3 December 2000 | Derek-31
Fonda's overlooked masterpiece
This is not only an overlooked western, but a sorely overlooked piece of filmmaking, beautifully shot by Vilmos Zsigmond (who uses some of the slowest dissolves anywhere in cinema) and directed by Peter Fonda, who seemed bent on capturing an authentic period flavor often missing from westerns of that time. His eye for detail, and his refusal to insert too much of it, is impressive for a young director. That is, the visual authenticity, like the acting performances and dialogue, work by way of understatement. This is a very understated film, at a time when few coming from the American market were.
Ultimately, it is a sort of 'buddy' film about the deep friendship between two characters played by Fonda and Warren Oates. It also has in common with EASY RIDER the tragic, "backward" movement from West to East, which goes against the "natural" flow of American history and literature, and which ends in death here as in the earlier film, when the "hired hand" of the title takes on a sadly ironic new meaning.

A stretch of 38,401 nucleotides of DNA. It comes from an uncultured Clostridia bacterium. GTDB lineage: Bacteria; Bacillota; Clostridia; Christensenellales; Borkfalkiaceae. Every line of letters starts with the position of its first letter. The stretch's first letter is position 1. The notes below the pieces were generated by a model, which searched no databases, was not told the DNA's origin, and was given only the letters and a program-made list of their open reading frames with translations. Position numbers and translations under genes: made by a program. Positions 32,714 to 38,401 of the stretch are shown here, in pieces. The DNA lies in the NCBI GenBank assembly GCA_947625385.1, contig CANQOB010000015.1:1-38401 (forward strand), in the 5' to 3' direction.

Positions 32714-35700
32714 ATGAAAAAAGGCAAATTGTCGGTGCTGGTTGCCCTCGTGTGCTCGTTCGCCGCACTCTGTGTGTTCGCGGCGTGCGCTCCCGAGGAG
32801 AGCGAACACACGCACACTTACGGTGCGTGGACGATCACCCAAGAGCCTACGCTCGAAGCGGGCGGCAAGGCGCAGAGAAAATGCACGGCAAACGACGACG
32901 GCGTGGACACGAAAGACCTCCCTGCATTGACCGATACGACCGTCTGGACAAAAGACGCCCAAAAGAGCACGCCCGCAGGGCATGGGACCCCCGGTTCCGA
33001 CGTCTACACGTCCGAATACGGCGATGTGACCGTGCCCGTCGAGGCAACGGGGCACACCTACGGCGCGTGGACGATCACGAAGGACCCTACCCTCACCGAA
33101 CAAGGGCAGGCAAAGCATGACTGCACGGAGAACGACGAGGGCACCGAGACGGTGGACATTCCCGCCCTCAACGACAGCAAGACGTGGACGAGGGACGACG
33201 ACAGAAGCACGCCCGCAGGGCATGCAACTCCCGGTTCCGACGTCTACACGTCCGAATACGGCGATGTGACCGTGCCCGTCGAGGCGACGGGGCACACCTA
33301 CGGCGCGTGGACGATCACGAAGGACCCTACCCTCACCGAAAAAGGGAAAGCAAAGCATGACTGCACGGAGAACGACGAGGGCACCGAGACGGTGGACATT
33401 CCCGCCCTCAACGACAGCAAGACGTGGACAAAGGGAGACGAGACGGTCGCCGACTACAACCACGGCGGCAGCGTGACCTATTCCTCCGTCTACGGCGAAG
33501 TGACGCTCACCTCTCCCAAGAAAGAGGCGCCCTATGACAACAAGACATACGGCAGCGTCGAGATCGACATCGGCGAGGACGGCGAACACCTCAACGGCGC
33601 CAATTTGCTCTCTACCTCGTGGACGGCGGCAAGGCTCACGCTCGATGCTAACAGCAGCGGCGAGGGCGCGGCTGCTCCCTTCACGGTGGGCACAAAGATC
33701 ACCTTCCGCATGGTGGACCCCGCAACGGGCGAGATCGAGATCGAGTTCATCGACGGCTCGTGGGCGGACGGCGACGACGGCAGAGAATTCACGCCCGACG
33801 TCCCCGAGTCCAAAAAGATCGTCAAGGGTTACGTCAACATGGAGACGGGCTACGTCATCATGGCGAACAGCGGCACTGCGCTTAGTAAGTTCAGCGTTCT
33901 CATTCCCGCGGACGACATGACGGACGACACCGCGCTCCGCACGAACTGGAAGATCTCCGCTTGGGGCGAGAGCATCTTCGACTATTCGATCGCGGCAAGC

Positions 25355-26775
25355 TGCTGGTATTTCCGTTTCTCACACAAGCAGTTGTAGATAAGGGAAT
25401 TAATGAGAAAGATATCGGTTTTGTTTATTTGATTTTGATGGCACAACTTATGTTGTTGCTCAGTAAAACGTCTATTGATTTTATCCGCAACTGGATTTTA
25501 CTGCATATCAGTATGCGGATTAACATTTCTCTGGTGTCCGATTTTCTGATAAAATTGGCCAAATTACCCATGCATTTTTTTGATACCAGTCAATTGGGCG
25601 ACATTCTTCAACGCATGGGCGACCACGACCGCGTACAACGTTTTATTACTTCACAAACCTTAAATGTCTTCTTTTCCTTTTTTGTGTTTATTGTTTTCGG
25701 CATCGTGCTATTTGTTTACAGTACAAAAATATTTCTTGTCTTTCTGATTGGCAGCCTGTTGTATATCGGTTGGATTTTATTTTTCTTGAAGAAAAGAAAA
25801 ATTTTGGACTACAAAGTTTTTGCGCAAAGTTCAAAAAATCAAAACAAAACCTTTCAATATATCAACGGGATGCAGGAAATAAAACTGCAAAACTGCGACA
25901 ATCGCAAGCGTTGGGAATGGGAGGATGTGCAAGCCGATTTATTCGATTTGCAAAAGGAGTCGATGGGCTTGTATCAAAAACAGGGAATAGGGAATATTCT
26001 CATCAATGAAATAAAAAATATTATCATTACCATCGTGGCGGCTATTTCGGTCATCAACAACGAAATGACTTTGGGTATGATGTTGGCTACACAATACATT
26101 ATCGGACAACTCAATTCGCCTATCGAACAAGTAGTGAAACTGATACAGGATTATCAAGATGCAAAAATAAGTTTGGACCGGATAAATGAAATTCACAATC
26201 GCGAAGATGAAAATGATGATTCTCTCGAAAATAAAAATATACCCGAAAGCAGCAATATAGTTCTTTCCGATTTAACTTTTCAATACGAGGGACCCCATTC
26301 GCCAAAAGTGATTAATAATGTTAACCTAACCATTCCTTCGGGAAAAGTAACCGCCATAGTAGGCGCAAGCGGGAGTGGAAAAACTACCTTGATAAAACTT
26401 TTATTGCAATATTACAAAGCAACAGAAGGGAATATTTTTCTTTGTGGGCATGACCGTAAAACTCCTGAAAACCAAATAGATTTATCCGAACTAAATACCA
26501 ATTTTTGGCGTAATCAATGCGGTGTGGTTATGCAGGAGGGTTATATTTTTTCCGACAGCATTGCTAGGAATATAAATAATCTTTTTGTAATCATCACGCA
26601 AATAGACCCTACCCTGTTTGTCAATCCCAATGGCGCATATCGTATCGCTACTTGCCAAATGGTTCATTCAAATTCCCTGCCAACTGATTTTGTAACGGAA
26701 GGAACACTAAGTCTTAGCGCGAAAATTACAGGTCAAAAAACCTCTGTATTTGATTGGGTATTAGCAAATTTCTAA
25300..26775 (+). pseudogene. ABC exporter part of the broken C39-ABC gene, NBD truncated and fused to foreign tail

Fonda directs his actors in an understated, low-key, highly naturalistic style; Warren Oates was never warmer or more at ease seeming on camera. It is good to see him relaxed and even jovial. His character is genuinely disturbed when forced to shoot in self defense a menacing drunk taking shots at him. Larry Hagman even gives a good performance here in an uncredited role as a town sheriff, caught in an awkward spot when peace in the community demands he ask Oates to leave his jurisdiction. The off-beat comedian and actor Severn Darden (memorable from THE PRESIDENT'S ANALYST, 1966) appears here in an uncharacteristic role as a malignant villain. Bruce Langhorne's music is among the most haunting anywhere in film. It will stay with you.
This film is a work of true film ART, where most westerns of its day (e.g. John Wayne's) were little more than loud, mass-market entertainments. The understated THE HIRED HAND will probably not satisfy western fans looking for action and violence in the Wayne or Eastwood mold. It is closer in feel to, say, Jan Troell's ZANDY'S BRIDE, made in the mid-70s, or HEARTLAND, the highly realistic drama of frontier struggle that closed the 70s. Yet even those who favor Peckinpah's THE WILD BUNCH (1969) should appreciate the literate script of THE HIRED HAND, written by Alan Sharp, whose credits include Arthur Penn's NIGHT MOVES (1975), and the equally overlooked Robert Aldrich western, ULZANA'S RAID (1972), which presents even more intense moral complexities.
THE HIRED HAND is, alas, now difficult to see. But make the effort, and you will be greatly rewarded.
-- Derek Bousé